Donations from wealthy sponsors are helping academy trusts to safeguard school trips, breakfast clubs and sports competitions as other schools are forced to axe provision as the funding squeeze bites.
Ark Schools tops the table with its hedge fund sponsors handing over £6.2 million last year, an average of more than £150,000 for each of Ark trust’s 35 schools.
The David Ross Education Trust also listed donations of nearly £1 million from its sponsor David Ross, the co-founder of Carphone Warehouse. A fundraising bash raised £121,000 alone.
Parental donations are also rising. The West London Free School Academy Trust, which runs four schools, received £156,320 last year from a charity connected to the school, compared to £41,538 in 2015.
Although it is not clear how much of this was donated specifically from parents, as wealthy individuals and companies also donated to the charity, called West London Free School Foundation Trust.
But school leaders say the donations are creating an uneven playing field, with some schools axing their services to meet an estimated 8 per cent real-terms cut in school funding by 2020.
Donations are “driving inequality”
Jon Chaloner, a trust chief executive and founding member of the Headteachers’ Roundtable, told Schools Week: “In terms of equality of access to excellent provision, the growth of such funding is driving greater inequality between those who have the ‘right’ contacts and can raise funds in this way in comparison to those who simply do not.”
Ark Schools used the £6.2 million from its sponsors to fund the trust’s growth, as well as to pay for its “English mastery” curriculum, bursary schemes, and music opportunities.
Ark is a charity set up to distribute the philanthropic donations of its hedge fund financiers, which include the former Conservative party treasurer Lord Stanley Fink, and Paul Marshall, former non-executive director at the Department for Education.
The David Ross trust uses office space belonging to its sponsor, the David Ross Foundation, without charge. Accounts say this equates to a £110,000 donation.
The foundation made another donation of £680,000, with Ross’s donation of £121,000. The funds are used for enrichment activities that include sending pupils to a “space camp” in the US and taking part in the annual Shakespeare Schools Festival in the UK.
Some sponsors scale back donations
Schools Week’s “philanthro-philes” investigation last year revealed how tens of millions of pounds are poured into schools from the pockets of multi-millionaires.
But some sponsor donations are falling. Ark Schools received £9.3 million in 2015 – nearly £3 million more than last year.
The trust said it wants to be “entirely financially self-sustainable in the future”.
Accounts also show the Inspiration Trust received £37,500 from Publish Interest Foundation, a grant-making charity connected to its founder, Sir Theodore Agnew. In 2015 it donated £100,000.
Agnew also donated £40,000 from personal funds in 2015, but no such transactions took place last year.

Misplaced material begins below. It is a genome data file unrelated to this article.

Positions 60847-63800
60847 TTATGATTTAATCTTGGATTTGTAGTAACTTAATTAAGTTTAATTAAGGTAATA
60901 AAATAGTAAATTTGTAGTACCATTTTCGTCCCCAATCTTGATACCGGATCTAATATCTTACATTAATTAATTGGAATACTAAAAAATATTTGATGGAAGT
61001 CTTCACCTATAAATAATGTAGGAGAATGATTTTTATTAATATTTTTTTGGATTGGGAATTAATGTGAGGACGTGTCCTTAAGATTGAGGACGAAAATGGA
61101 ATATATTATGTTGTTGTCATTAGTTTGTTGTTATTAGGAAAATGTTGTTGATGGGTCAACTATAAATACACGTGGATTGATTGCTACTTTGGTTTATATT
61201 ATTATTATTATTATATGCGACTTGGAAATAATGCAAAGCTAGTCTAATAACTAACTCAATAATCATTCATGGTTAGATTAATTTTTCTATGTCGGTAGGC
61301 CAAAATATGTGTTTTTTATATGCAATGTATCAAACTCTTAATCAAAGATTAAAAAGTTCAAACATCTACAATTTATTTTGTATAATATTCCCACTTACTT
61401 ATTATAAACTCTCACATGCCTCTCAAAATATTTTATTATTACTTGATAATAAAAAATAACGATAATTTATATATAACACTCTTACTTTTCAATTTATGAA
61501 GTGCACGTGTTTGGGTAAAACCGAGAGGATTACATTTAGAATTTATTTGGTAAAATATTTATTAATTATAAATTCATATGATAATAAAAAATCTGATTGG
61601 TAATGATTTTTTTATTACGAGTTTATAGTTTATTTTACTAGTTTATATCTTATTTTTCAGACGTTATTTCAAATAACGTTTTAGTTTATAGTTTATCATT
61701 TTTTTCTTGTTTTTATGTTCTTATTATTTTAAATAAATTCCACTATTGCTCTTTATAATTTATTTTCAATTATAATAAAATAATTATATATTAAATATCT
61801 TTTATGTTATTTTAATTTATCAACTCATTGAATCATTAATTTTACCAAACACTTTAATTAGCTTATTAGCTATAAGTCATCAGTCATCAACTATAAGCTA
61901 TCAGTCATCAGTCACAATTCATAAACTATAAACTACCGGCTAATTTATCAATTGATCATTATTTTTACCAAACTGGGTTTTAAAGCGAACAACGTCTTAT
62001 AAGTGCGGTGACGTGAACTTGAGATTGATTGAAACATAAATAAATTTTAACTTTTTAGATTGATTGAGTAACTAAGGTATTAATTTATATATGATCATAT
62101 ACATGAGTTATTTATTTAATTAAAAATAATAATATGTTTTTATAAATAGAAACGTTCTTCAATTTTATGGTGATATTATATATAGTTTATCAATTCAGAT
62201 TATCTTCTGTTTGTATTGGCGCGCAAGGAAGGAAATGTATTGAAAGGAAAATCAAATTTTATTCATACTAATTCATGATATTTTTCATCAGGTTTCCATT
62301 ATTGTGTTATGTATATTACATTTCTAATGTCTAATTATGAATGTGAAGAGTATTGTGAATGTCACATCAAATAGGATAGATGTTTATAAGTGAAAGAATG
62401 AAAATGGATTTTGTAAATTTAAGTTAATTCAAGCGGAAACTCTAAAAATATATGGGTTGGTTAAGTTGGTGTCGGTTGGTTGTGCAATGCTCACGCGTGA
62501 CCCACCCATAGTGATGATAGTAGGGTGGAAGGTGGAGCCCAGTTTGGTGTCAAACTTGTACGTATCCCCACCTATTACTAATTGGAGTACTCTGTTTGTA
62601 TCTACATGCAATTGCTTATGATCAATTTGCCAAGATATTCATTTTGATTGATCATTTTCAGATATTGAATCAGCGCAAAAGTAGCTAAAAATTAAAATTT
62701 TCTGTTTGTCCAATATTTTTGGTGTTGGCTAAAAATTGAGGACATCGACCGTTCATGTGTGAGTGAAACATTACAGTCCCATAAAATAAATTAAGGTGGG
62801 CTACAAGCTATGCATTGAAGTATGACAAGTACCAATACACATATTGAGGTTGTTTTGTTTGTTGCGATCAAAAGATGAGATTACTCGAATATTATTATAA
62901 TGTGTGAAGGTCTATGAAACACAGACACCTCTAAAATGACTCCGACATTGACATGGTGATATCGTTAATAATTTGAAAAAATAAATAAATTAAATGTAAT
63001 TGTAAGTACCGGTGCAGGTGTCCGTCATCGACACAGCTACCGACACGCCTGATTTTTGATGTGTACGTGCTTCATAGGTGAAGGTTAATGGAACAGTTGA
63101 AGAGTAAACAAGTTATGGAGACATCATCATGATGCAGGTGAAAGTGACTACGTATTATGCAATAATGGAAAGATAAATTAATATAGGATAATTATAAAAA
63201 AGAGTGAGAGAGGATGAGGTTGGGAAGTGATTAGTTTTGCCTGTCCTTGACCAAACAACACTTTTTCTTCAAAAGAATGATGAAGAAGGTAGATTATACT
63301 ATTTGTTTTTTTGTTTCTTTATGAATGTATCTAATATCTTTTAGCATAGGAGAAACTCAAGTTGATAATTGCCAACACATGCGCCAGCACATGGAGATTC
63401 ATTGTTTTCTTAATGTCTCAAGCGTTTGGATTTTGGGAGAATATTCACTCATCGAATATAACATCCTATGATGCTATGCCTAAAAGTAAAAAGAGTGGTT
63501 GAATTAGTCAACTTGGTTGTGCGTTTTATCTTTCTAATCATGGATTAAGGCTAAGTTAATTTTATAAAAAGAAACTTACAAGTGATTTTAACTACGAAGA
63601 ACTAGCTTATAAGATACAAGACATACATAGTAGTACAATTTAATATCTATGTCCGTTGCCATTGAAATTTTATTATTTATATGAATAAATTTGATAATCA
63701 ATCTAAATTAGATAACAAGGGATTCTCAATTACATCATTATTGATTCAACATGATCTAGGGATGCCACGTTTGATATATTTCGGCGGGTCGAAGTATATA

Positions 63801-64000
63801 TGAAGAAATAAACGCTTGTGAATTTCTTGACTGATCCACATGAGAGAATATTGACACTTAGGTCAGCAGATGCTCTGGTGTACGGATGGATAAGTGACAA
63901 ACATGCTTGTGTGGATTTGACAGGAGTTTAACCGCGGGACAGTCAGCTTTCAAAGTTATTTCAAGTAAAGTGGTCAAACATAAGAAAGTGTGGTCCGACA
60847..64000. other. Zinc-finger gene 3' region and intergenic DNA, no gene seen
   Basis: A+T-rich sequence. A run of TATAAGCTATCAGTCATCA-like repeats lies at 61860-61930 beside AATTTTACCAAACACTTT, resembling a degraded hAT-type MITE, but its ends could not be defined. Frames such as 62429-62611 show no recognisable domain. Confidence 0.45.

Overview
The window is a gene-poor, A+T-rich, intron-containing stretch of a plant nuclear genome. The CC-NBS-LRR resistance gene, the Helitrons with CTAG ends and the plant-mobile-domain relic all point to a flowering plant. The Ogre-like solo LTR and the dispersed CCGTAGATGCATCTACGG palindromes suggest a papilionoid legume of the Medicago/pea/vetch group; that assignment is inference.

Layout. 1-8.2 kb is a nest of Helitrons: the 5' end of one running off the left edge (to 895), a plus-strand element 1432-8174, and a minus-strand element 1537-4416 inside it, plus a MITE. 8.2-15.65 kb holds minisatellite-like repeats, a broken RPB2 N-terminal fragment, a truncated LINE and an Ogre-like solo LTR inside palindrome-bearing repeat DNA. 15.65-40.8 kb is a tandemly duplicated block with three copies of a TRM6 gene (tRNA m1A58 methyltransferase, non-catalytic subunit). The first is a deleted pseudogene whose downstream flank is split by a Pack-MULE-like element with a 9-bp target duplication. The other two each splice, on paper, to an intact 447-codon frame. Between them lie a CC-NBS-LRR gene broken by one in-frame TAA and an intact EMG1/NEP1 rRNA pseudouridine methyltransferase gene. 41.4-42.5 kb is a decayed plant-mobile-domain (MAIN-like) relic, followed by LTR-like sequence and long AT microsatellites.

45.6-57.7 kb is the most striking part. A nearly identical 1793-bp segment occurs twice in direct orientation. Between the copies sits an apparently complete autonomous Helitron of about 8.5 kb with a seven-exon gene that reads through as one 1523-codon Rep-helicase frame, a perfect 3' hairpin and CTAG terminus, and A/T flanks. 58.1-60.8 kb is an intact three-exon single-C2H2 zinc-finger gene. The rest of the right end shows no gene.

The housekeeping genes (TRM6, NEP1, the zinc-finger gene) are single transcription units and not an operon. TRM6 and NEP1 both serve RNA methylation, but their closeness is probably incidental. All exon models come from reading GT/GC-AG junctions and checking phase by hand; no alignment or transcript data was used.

A trust spokesperson said the donations vary from year-to-year, and usually support specific initiatives. “We’re very grateful for Sir Theodore’s support, not only in terms of finance but also in time, advice, and expertise.”
The Harris Federation – set up by millionaire CarpetRight founder Lord Harris – received £400,000 in donations in 2015, but didn’t list any for 2016. The trust did not respond to a request for comment.
Schools turn to parents
Other trusts use donations from parents to help to fund their enrichment provision.
The West London Free School Academy Trust allows parent across all its schools to set up standing orders. The “level of donations to schools” is also listed as one of the trust’s key performance indicators.
Accounts show donations transferred to the trust from the West London Free School Foundation Trust for 2016 surpassed £150,000, nearly quadruple the £41,538 in 2015. Activities funded by the donations include summer productions, additional textbooks and museum trips.
Donations made directly to the foundation last year also rose to £91,149, up from £79,702 in 2015.
Toby Young, trustee of the West London Free School Academy Trust, said the trust makes it “clear that if they [parents] don’t make a contribution their children will still have full access to the extra-curricular programmes”.
The Holland Park School, in Kensington, west London, was given £125,000 from the Holland Park Schools Trust, an independent charity set up by donors, to fund breakfast clubs and sports clubs that the academy would “otherwise been unable to run”.
It’s the state’s duty to fund schools
Chaloner said that while many schools “crave” such funding boosts, the knock-on effect is that schools and trusts “solely operating on public money do not have the ability to match salaries offered elsewhere”.
Malcolm Trobe, interim general secretary of the Association of School and College Leaders, added it was “great people want to donate to schools”.
But he warned: “The difficulty is that it’s creating an uneven playing field. It always reverts to the bottom line – it’s the state’s duty to provide sufficient funding for schools to deliver a quality education.”
The Department for Education has said the core schools budget has been protected in “real terms since 2010, with school funding at its highest level on record at more than £40 billion in 2016-17”.